Subject: Re: Properties vs Instance Variables



On Apr 26, 2011, at 20:28, Guy Steven wrote:

> I believe I understand the difference between properties and instance
> variables, and the effect of using properties as opposed to instance
> variables viz a viz KVO and memory management.
>
> What I can't understand is why you would access instance variables directly
> within a class. My quess is speed. Is there any other reason?
>
> And related to this, why give instance variables a name different to the
> name of the property.

Well, TBH, if you're asking the question you don't yet fully understand the
difference.

A property is a set of public behaviors of a class, one through which the
property value flows. (Let's ignore the fact that classes can use properties
privately. The principle is the same.)

An instance variable is a piece of backing store that a property may or may not
want to use.

Here's an analogy that may help. Let's say you go to a restaurant and order a
bowl of stew. Eventually, a bowl of stew appears and is placed in front of you.

Back in the kitchen, most likely, there is a big pot of stew.

What's on your plate is stew, and what's in the kitchen is stew, yet if you're
the cook you're not likely to confuse them. Indeed, the bowl of stew that
arrives at your table may have some melted cheese on top, which probably wasn't
in the stew pot, but got sprinkled there when your order was being filled.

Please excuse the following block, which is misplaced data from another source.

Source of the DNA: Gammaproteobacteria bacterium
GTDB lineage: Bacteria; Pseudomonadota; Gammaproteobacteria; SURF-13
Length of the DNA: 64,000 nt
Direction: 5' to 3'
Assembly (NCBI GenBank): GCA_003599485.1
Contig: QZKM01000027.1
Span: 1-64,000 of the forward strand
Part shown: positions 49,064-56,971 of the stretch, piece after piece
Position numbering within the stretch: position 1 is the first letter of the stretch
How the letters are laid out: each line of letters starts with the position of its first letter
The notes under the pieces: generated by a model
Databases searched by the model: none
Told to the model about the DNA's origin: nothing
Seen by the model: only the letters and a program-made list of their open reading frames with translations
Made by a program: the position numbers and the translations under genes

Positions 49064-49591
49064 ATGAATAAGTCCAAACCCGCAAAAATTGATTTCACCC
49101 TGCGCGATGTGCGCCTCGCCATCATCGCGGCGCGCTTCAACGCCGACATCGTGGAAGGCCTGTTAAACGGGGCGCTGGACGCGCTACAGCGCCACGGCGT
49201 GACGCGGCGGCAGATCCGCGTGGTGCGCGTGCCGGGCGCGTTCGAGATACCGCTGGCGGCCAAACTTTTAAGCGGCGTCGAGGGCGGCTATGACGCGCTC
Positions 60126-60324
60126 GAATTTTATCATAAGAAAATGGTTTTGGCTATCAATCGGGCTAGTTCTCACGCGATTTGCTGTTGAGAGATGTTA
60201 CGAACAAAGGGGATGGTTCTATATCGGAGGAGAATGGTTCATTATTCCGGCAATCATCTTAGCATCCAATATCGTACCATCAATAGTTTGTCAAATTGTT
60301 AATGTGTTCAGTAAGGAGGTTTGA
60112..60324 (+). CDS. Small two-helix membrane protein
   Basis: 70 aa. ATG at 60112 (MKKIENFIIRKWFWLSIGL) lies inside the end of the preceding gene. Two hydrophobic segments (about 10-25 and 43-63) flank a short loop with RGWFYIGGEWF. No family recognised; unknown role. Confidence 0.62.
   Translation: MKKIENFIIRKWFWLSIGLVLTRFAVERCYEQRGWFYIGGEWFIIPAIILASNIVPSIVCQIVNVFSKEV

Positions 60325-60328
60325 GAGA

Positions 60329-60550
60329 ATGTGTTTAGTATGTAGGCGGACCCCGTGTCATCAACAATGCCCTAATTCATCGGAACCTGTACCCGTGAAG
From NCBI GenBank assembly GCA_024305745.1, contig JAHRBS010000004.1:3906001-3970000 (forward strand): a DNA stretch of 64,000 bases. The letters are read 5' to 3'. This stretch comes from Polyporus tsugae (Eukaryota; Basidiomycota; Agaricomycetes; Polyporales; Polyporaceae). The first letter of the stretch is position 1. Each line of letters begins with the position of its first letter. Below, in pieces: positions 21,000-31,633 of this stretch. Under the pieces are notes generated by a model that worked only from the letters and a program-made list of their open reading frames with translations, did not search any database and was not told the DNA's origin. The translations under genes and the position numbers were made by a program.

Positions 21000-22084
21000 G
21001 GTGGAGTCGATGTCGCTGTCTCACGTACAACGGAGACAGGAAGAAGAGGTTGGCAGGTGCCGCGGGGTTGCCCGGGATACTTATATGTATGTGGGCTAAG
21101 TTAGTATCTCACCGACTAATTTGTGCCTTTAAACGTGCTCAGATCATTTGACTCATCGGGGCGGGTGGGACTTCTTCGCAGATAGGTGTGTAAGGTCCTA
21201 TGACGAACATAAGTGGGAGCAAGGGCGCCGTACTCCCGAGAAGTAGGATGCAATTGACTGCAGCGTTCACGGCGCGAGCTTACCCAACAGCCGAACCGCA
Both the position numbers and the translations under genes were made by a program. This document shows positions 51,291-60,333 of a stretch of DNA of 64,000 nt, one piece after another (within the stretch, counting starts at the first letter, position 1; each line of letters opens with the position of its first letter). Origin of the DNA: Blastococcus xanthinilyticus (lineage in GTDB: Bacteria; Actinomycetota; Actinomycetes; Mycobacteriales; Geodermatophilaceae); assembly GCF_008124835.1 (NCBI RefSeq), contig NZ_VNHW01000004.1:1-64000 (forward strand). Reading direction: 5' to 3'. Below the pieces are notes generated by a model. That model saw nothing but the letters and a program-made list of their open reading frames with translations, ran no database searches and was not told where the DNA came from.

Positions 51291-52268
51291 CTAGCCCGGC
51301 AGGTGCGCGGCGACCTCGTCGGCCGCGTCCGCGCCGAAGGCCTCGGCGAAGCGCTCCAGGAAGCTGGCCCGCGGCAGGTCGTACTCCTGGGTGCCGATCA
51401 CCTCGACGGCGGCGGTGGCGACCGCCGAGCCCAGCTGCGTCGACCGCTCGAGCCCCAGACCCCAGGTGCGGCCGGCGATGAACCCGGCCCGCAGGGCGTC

More radically, there may be *no* pot of stew in the kitchen. It's not
impossible that the kitchen staff didn't just run to the convenience store next
door and buy some frozen stew which it then heated and served to you.

Assuming that you, as cook, understand the difference between a pot of stew
simmering on the stove and an order being prepared for a customer, then you, as
developer, should understa...

nd the difference between an instance variable and a
property.

In many cases there's no particular reason to give an instance variable a
different name from its property (stew is stew, after all). In some cases it's
part of a naming convention designed to avoid clashes between instance variable
names and local variables, or between your instance variable names and existing
instance variable names in superclasses, which you often aren't aware of
explicitly unless something goes wrong.


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